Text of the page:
A sermon given at the 8am BCP Eucharist and 10.30am Choral Eucharist on Sunday 13 March, by The Right Rev’d Chris McLeod, Dean

Philippians 3:17-4:1

17Brothers and sisters, join in imitating me, and observe those who live according to the example you have in us. 18For many live as enemies of the cross of Christ; I have often told you of them, and now I tell you even with tears. 19Their end is destruction; their god is the belly; and their glory is in their shame; their minds are set on earthly things. 20But our citizenship is in heaven, and it is from there that we are expecting a Savior, the Lord Jesus Christ. 21He will transform the body of our humiliation that it may be conformed to the body of his glory, by the power that also enables him to make all things subject to himself.

4Therefore, my brothers and sisters, whom I love and long for, my joy and crown, stand firm in the Lord in this way, my beloved.

Brothers and sisters, join in imitating me, and observe those who live according to the example you have in us (Philippians 3: 17). 

These are very challenging words from St Paul. Who of us would make such a request today? It is a very tall order to ask others to imitate you. I’m certainly sure that it is not a request that I would make but is St Paul’s confidence in the power of the cross of Christ. This is the key to understanding St Paul’s thinking here. St Paul is not saying that he is perfect in every possible way, and we should be like him, but we should be like him in centering our faith in the cross of Christ. Paul says this about himself in Romans 7: 15: I do not understand my own actions. For I do not do what I want, but I do the very thing I hate’. Paul is challenging his readers to centre their imitation on the cross like Paul. This makes sense if we take into consideration the following verse: For many live as enemies of the cross of Christ; I have often told you of them, and now I tell you even with tears (Philippians 3: 18). 

1 – The Hymn at the heart of the Letter

To get a greater understanding of what Paul is saying we need to take into the consideration the Hymn that is at the heart of the letter. This hymn predates Paul, or at the least it was not authored by him. The hymn shapes Paul’s thinking throughout Philippians, and is at the heart of what he is encouraging in the Philippian church.

Philippians 2:5-11

Let the same mind be in you that was[a] in Christ Jesus,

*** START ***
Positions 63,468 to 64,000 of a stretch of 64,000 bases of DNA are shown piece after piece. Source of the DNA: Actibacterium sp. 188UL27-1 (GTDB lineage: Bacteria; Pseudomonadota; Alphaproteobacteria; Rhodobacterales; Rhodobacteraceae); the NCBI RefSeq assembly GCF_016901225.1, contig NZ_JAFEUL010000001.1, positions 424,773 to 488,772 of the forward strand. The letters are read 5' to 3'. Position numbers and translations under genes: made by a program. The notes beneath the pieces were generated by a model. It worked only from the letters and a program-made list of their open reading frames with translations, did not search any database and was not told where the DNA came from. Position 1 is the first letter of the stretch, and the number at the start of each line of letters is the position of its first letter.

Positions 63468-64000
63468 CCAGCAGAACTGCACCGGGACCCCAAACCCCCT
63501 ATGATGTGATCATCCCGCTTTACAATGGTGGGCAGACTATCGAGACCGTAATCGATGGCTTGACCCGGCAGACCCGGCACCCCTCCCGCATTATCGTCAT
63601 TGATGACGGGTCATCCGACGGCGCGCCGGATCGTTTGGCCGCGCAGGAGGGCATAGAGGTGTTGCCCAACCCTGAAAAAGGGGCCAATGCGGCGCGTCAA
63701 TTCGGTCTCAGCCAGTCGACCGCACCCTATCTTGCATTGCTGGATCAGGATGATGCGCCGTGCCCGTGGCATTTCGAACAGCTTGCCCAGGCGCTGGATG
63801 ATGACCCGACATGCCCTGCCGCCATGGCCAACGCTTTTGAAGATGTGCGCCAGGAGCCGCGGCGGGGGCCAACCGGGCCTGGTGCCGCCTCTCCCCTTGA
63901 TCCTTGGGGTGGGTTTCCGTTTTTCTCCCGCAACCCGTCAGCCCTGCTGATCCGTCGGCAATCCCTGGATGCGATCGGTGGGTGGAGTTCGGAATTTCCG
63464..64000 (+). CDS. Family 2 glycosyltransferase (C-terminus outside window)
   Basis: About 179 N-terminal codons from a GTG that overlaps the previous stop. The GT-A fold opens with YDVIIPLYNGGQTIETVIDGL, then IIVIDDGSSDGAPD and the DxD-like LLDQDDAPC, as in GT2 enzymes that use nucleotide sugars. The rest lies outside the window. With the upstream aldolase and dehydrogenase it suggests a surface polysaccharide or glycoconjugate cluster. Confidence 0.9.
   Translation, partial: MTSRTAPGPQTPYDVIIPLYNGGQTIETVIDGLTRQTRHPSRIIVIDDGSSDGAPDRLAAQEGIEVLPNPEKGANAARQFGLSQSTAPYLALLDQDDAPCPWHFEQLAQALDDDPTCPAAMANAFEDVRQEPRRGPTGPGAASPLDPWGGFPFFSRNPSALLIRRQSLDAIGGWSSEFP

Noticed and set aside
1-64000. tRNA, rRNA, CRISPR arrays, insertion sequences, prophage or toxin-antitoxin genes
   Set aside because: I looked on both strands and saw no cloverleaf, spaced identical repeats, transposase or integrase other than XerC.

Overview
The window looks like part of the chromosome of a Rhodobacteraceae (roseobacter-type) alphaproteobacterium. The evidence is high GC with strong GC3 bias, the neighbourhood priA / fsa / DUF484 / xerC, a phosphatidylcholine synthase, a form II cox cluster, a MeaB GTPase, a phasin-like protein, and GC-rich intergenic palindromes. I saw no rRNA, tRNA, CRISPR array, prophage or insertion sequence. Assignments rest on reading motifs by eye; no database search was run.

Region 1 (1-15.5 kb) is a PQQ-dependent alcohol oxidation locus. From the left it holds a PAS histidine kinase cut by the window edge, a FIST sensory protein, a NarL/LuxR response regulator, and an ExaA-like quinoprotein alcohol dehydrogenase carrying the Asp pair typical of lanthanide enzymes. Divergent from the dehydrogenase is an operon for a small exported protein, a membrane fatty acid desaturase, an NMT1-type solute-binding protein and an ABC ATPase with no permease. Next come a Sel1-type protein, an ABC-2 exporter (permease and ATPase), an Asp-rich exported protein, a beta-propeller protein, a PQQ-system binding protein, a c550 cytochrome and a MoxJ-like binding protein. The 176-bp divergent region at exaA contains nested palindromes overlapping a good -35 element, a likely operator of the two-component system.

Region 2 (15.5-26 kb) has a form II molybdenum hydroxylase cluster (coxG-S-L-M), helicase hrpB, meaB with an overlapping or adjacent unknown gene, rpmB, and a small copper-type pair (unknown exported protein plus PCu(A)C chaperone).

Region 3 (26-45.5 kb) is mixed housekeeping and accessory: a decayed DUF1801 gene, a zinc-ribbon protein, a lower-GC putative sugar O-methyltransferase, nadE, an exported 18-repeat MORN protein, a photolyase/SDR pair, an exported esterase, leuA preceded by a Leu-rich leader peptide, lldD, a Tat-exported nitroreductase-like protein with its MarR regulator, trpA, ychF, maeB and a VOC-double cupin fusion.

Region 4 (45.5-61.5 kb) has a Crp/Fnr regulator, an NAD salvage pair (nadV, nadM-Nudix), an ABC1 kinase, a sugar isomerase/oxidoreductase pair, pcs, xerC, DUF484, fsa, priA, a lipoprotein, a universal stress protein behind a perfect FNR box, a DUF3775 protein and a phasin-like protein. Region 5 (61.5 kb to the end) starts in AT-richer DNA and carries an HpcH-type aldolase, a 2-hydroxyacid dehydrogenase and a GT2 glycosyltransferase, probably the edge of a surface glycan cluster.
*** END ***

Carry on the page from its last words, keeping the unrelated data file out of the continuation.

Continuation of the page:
who, though he was in the form of God,
    did not regard equality with God
    as something to be exploited,
but emptied himself,
    taking the form of a slave,
    being born in human likeness.
And being found in human form,
    he humbled himself
    and became obedient to the point of death—
    even death on a cross.

Therefore God also highly exalted him
    and gave him the name
    that is above every name,
10 so that at the name of Jesus
    every knee should bend,
    in heaven and on earth and under the earth,
11 and every tongue should confess
    that Jesus Christ is Lord,
    to the glory of God the Father.

You will notice there is a theme to this hymn. Exaltation – Jesus beginning his journey in equality with God; then his humbling, taking the form of the lowest as a slave; then being exalted again to his rightful place at the right hand of God the Father.

It is this schema that Paul has in mind in Philippians 3. Paul is still encouraging his audience to have the mind of Christ. It is not about Paul’s moral perfection – he never claimed to have it – but it is about following the model of Christ, which Paul himself is attempting to follow.

The Consequences for us

  1. – Humility

The humility of Christ, and Paul, came from being humiliated. The cross of Christ was seen as embarrassment to all those who valued success and the show of power. The humiliation of the cross conversely shows the strength of God. Power displayed in weakness. Humiliation when it comes to us teaches us that we are human – all too and gloriously human.

2 – We are all equal

Having the mind of Christ and imitating Paul reminds us that we are all equal. None of us are before or after. Someone once said to me, and quite rightly, yes that’s all good and well but you are a bishop. And that is true but being a bishop or priest or dean is one of service not status. I’m personally not a big fan of clericalism, and I fear we as a church have become too clericalized. We serve God in the church and world with the gifts he has given us. Mine are few; yours are many. We are all in this mission of God together and equally!

3 – Faith

This leads me to say something about faith. It is this sense of trust that Paul is reminding us of. It is foreshadowed in the story of Abraham from the Old Testaments lesson we had this morning from Genesis. Abram had to follow in faith trusting in God’s promises but uncertain of the where they may ultimately lead. That was the life not only of Abraham, but also of Paul and his companions, and our life to. Having the mind of Christ means stepping out in faith and following in obedience.

The cross is at the heart of St Paul’s faith. The Lenten journey moves us to imitate St Paul in this. However, it does not end there. St Paul knows that glory awaits us in the future; a future which we have a glimpse of in the resurrection of Jesus. This is at the heart of our ministry at the Cathedral.  Everything we do is in service of the wonderful and transformative proclamation of the Gospel.

Brothers and sisters, join in imitating me, and observe those who live according to the example you have in us (Philippians 3: 17).